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Bright v. United States

United States District Court, E.D. North Carolina, Eastern Division

August 5, 2019

DANTE JAMERUS BRIGHT, Petitioner,
v.
UNITED STATES OF AMERICA, Respondent.

          ORDER

          Malcolm J. Howard Senior United States District Judge

         This matter is before the court on petitioner's motion to vacate under 28 U.S.C. § 2255, [DE #160].[1] This matter was stayed pending United States v. Beckles, 137 S.Ct. 886 (2017), and subsequent to the resolution of Beckles, the government filed a motion to dismiss, [DE #180].[2] The court entered an order lifting the stay and allowing petitioner 45 days from the lift of the stay for petitioner to respond. [DE #194]. Petitioner has not responded. The time for further filing has expired, and this matter is ripe for adjudication.

         BACKGROUND

         On April 5, 2012, petitioner pled guilty pursuant to a written memorandum of plea agreement to conspiracy to distribute 280 grams or more of cocaine base (crack) and 500 grams or more of cocaine, in violation of 21 U.S.C. § 846 (Count One); discharge of a firearm in furtherance of a drug trafficking crime, in violation of 18 U.S.C. § 924(c) (Count Eight). [DE #114]. On October 16, 2012, the court sentenced petitioner to a total term of imprisonment of 240 months, following the granting of the government's motion for a reduction in sentence pursuant to United States Sentencing Guidelines ("USSG") § 5K1.1. [DE #114]. Judgment was entered on October 23, 2012. Petitioner filed a notice of appeal, and the Fourth Circuit Court of Appeals affirmed his convictions and dismissed the appeal of his sentence. [DE #117 and DE #134]. The Fourth Circuit entered judgment on May 30, 2013.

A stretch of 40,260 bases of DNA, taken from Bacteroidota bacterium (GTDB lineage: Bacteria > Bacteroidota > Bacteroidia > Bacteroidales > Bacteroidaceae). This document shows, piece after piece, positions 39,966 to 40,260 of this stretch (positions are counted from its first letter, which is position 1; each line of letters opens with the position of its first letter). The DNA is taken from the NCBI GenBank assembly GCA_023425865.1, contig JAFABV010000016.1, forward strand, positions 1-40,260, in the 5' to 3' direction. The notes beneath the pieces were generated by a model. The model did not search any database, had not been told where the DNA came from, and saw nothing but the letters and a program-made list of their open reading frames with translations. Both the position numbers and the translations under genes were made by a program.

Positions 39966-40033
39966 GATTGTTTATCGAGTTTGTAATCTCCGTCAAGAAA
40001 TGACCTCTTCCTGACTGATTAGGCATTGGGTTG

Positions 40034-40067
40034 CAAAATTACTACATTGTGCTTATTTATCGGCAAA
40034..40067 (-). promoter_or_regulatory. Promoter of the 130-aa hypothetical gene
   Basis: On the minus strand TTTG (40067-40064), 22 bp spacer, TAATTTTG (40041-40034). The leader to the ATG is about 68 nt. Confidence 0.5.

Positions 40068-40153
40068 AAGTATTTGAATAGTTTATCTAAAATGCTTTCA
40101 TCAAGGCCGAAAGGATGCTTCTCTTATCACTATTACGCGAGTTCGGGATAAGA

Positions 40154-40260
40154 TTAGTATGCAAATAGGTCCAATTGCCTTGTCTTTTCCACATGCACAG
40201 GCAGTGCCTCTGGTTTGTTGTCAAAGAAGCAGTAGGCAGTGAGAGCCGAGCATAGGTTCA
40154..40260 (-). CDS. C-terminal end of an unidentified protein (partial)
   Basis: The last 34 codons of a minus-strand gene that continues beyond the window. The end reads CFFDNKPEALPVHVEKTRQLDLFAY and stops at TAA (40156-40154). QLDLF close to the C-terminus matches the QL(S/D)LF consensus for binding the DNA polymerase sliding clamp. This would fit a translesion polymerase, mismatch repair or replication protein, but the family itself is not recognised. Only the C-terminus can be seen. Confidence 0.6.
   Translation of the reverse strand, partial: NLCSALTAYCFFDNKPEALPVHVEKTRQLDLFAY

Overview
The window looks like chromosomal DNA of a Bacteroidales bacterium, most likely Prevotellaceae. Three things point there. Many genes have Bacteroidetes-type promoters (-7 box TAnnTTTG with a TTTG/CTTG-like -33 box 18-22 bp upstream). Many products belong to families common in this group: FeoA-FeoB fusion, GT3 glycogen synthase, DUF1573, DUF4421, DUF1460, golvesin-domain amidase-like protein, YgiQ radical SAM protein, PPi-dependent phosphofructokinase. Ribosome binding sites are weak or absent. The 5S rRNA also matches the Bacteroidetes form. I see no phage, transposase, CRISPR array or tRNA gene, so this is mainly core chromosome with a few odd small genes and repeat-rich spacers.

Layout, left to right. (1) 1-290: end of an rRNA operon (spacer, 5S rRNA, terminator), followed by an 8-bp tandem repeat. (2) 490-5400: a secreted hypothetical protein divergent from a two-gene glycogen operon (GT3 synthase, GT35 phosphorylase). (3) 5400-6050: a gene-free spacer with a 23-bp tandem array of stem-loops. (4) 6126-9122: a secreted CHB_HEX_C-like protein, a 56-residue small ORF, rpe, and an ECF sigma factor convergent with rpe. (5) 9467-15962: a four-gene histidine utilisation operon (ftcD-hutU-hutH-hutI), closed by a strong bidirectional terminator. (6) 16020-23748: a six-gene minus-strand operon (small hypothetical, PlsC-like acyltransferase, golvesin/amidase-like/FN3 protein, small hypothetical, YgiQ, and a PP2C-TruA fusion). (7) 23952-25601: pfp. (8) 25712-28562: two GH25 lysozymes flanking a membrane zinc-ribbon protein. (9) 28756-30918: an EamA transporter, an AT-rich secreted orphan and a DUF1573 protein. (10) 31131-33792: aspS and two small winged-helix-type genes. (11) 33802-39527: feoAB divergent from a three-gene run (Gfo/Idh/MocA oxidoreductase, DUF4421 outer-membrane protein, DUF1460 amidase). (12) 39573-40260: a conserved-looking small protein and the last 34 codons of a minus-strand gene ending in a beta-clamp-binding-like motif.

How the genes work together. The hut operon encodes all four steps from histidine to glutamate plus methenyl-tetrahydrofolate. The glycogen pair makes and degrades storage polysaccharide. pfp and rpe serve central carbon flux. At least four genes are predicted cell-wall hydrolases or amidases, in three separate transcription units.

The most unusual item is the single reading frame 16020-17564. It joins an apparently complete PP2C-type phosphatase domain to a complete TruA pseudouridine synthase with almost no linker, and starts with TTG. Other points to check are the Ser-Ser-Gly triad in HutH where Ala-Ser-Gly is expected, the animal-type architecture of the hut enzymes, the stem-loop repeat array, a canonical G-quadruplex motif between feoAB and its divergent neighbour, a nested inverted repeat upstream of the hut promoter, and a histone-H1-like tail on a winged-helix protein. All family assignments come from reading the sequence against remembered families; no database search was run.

On June 16, 2016, petitioner filed the instant motion to vacate under 28 U.S.C. § 2255, in light of Johnson v. United States, 235 S.Ct. 2551 (2015), reguesting the court to "set-aside the sentence imposed on him for the counts under 18 U.S.C. § 924(c), and to order a re-sentencing hearing." [ DE #160].

         COURT'S DISCUSSION

         In the Johnson decision, the Supreme Court of the United States invalidated the residual clause found in 18 U.S.C. § 924 (e) (2) (B) (ii) ("Armed Career Criminal Act" or "ACCA"). Johnson, 135 S.Ct. at 2557. In Welch v. United States, 136 S.Ct. 1257, 1265 (2016), the Supreme Court held the rule pronounced in Johnson is retroactively applicable on collateral review.

         Petitioner filed his motion within one year of Johnson. In Beckles v. United States, 137 S.Ct. 886 (2017), however, the Supreme Court declined to extend its ruling in Johnson to the residual clause of USSG § 4B1.2(a). However, neither Johnson nor Beckles affords relief to petitioner as his § 924(c) conviction was not substantiated by an underlying crime of violence, but rather by an underlying drug trafficking crime, namely conspiracy to distribute 280 grams or more of cocaine base (crack) and 500 grams or more of cocaine, in violation of 21 U.S.C. § 846 (Count One). [DE #114]. Therefore, the Supreme Court's decisions in Johnson and Welch, invalidating the residual clause of ACCA, cannot provide a basis for petitioner's requested relief. Therefore, petitioner's claim fails.[3]

         CONCLUSION

         For the foregoing reasons, the government's motion to dismiss, [DE #180], is GRANTED. Petitioner's motion to vacate, [DE #160], is DENIED. The clerk is directed to close this case.

         A certificate of appealability shall not issue absent "a substantial showing of the denial of a constitutional right." 28 U.S.C. § 2253(c)(2) (2000). A petitioner satisfies this standard by demonstrating that reasonable jurists would find that an assessment of the constitutional claims is debatable and that any dispositive procedural ruling dismissing such claims is likewise debatable. Miller-El v. Cockrell, 537 U.S. 322, 336-38 (2003); Slack v. McDaniel, 529 U.S. 473, 484 (2000); Rose v. Lee, 252 F.3d 676, 683-84 (4th Cir. 2001). A reasonable jurist would not find this court's dismissal of Petitioner's § 2255 Motion debatable. Therefore, a Certificate of Appealability is DENIED.

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Notes:

[1] The Office of the Federal Public Defender filed a notice of appearance for the limited purpose of representation in light of Johnson v. United States, 135 S.Ct. 2551 (2015), as set forth in Standing Order 15-SO-02, [DE #161], and subsequently filed a motion to withdraw as counsel. ...


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